Pulmonary disease in workers exposed to papain: clinico-physiological and immunological studies
Article first published online: 27 APR 2006
Clinical & Experimental Allergy
Volume 10, Issue 6, pages 721–731, November 1980
How to Cite
NOVEY, H. S., KEENAN, W. J., FAIRSHTER, R. D., WELLS, I. D., WILSON, A. F. and CULVER, B. D. (1980), Pulmonary disease in workers exposed to papain: clinico-physiological and immunological studies. Clinical & Experimental Allergy, 10: 721–731. doi: 10.1111/j.1365-2222.1980.tb02157.x
- Issue published online: 27 APR 2006
- Article first published online: 27 APR 2006
- Received 14 February 1980; accepted for publication 28 March 1980
Of the twenty-three employees at a pharmaceutical plant manufacturing a new product containing papain, twelve had respiratory symptoms of cough, wheezing, dyspnoea, or chest paint. Most were studied with in-depth interviews by a doctor, extensive pulmonary function tests, and imnunoserological tests for IgE and precipitating antibodies specific for papain, as well as total IgE levels and IgE antibodies to common natural allergens.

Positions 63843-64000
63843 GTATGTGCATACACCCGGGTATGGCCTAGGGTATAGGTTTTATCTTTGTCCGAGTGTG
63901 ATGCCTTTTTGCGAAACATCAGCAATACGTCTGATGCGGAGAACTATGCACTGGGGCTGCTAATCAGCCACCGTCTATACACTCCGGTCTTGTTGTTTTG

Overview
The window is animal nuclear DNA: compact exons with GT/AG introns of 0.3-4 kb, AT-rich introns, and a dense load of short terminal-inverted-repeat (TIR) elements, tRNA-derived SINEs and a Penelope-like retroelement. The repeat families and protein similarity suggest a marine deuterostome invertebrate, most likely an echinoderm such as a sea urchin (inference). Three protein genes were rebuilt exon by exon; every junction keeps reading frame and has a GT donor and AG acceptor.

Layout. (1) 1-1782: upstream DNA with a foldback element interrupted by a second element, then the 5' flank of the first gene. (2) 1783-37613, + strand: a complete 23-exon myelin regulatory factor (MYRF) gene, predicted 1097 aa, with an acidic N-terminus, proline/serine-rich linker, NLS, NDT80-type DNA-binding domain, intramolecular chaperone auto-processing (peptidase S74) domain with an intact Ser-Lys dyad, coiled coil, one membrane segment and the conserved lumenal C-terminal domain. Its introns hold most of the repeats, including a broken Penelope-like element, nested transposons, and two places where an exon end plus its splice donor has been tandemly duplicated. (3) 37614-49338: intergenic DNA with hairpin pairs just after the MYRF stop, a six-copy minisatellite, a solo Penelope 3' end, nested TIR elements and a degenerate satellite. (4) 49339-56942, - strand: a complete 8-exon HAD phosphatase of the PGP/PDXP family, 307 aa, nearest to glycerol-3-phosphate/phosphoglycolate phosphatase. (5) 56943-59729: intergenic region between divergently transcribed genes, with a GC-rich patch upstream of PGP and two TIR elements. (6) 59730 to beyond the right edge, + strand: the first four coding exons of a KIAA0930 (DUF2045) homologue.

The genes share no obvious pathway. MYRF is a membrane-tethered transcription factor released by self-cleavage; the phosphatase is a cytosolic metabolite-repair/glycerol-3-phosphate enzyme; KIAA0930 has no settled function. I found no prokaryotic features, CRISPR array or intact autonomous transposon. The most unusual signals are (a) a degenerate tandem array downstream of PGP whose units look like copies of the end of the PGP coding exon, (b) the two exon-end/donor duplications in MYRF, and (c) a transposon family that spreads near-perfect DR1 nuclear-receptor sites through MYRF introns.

There were significant correlates (all P values <0.05) between the presence of specific IgE antibodies to papain and decreases of FEV1, FEF75–85, RV, and response to bronchodilators as percentage change from baseline for all spirographic flow rates. Atopic workers developed pulmonary symptoms and antipapain antibodies significantly sooner after papain exposure than did the others.
Duration of exposure had no effect on symptomatology, pulmonary function, or immunological response. However, those judged to have the greatest amount of dust exposure per work-day had significantly more pulmonary symptoms (P < 0.005).
Papain produced lung diseases by acting as an inhalant allergen rather than a proteolytic enzyme, Papain is a potent sensitizer in humans for the production of respiratory disease. The pulmonary reactions, based on physiological data, seem to involve small airways, alveolar, and interstitial lung tissue in an inflammatory rather than destructive manner, and thus resemble bronchitis and interstitial lung disease rather than pulmonary emphysema or typical bronchial asthma.